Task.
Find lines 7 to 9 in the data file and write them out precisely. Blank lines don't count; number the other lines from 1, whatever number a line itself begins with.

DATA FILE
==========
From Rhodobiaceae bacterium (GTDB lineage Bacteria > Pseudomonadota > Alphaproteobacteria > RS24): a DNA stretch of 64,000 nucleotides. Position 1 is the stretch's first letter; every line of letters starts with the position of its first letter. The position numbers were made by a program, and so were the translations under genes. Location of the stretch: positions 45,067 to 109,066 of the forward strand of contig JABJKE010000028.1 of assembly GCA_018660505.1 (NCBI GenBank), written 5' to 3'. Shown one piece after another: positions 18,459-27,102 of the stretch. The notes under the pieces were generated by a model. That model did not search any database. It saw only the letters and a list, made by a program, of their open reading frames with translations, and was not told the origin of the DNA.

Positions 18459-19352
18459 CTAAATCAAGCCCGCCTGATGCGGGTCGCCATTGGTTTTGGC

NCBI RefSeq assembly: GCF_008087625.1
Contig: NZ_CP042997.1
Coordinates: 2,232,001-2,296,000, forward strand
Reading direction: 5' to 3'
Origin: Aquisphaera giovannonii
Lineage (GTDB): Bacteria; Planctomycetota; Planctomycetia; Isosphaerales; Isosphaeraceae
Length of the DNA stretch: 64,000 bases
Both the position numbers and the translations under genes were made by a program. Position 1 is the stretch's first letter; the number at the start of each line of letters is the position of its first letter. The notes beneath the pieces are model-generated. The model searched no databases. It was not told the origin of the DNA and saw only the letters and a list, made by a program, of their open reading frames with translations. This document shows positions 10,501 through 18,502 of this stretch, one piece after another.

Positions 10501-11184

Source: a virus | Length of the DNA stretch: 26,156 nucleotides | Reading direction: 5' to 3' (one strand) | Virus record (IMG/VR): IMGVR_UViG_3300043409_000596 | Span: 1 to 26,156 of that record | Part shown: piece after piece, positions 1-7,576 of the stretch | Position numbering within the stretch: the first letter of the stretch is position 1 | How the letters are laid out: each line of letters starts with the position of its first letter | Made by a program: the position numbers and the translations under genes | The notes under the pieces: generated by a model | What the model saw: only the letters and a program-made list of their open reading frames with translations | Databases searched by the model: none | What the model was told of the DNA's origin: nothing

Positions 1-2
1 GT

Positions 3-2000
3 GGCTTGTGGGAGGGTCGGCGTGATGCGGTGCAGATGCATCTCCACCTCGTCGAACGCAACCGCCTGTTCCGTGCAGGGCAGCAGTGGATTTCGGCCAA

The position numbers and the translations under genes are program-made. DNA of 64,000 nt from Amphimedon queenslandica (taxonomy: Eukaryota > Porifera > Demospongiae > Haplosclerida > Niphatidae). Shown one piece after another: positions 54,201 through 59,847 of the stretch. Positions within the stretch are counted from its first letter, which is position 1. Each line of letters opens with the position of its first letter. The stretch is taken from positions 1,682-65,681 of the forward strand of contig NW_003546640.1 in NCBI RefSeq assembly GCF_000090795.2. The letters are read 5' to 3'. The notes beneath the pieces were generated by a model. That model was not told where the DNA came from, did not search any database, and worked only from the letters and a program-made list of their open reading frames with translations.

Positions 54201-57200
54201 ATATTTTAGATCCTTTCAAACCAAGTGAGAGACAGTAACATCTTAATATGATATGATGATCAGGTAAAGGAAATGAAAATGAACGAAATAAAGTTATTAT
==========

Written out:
Reading direction: 5' to 3'
Origin: Aquisphaera giovannonii
Lineage (GTDB): Bacteria; Planctomycetota; Planctomycetia; Isosphaerales; Isosphaeraceae